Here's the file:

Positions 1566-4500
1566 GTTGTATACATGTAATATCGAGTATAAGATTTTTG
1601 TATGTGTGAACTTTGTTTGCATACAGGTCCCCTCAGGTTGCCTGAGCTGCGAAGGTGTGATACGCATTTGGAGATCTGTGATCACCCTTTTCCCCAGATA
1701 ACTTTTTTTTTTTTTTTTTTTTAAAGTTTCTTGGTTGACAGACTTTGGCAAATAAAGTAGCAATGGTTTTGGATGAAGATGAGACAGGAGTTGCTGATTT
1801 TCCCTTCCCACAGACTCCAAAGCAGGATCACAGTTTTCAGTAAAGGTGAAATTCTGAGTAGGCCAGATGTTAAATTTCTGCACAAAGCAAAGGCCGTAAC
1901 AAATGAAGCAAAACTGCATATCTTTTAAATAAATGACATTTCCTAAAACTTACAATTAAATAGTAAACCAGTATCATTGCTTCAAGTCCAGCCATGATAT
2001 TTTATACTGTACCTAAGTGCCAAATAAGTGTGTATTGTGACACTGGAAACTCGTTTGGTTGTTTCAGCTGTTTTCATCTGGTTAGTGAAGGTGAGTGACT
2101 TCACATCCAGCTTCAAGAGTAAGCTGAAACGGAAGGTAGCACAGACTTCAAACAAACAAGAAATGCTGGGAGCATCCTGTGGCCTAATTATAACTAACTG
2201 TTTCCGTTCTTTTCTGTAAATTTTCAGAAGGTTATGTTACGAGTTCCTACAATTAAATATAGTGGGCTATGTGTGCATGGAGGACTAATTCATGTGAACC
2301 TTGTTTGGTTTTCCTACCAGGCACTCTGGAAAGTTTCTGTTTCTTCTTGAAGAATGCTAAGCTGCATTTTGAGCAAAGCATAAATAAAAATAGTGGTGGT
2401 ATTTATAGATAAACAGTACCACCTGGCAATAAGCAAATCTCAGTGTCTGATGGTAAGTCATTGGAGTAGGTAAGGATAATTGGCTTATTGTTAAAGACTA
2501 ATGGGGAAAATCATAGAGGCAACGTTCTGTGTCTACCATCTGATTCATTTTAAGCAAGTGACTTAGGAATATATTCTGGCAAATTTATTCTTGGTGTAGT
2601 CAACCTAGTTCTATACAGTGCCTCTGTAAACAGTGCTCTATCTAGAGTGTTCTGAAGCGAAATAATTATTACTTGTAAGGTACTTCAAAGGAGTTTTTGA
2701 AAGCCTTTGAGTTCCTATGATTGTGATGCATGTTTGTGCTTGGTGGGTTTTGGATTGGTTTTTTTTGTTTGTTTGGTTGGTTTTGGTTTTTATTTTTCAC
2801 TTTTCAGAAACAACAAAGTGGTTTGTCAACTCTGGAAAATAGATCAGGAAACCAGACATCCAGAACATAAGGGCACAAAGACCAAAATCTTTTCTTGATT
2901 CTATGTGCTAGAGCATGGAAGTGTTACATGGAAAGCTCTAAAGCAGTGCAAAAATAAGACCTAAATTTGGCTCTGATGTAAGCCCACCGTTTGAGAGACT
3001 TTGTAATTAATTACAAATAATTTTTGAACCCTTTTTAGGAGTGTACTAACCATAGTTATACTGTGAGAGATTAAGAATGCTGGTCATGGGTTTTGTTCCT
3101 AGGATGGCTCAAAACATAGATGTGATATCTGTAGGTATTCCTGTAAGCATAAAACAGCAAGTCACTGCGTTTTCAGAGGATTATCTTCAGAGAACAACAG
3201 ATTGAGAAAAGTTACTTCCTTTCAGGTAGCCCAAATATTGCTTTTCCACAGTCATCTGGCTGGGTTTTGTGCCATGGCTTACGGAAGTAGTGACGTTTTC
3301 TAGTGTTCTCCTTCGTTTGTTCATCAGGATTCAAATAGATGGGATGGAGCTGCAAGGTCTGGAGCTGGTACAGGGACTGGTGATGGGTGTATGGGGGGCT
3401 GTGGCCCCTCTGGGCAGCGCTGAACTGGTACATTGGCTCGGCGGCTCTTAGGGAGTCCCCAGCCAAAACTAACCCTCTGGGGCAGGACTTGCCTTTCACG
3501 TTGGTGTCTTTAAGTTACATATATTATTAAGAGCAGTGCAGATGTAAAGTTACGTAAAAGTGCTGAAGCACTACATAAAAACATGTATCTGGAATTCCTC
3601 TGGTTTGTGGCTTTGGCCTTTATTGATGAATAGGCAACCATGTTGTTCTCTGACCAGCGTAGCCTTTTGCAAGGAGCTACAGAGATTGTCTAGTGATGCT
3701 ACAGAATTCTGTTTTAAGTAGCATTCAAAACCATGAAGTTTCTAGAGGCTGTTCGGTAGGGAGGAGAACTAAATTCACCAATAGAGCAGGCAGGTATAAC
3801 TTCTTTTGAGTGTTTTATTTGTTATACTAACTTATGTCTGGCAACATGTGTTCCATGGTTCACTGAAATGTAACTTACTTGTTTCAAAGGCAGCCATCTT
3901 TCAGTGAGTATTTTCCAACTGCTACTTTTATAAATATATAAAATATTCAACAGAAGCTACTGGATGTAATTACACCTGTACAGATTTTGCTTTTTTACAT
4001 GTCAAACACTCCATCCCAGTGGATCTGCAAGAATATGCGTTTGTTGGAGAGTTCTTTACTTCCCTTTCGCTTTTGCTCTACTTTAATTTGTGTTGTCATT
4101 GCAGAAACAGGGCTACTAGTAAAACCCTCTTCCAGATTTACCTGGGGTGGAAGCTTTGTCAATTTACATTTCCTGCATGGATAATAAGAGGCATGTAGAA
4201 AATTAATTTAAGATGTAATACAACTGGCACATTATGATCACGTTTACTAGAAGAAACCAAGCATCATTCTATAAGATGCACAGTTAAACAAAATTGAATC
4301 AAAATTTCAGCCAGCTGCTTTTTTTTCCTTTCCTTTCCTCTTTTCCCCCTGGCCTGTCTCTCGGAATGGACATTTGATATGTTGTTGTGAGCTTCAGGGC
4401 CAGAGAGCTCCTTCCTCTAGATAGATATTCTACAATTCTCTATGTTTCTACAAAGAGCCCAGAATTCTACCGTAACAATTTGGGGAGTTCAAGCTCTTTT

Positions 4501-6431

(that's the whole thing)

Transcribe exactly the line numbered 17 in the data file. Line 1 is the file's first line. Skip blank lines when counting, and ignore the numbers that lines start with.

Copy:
3001 TTGTAATTAATTACAAATAATTTTTGAACCCTTTTTAGGAGTGTACTAACCATAGTTATACTGTGAGAGATTAAGAATGCTGGTCATGGGTTTTGTTCCT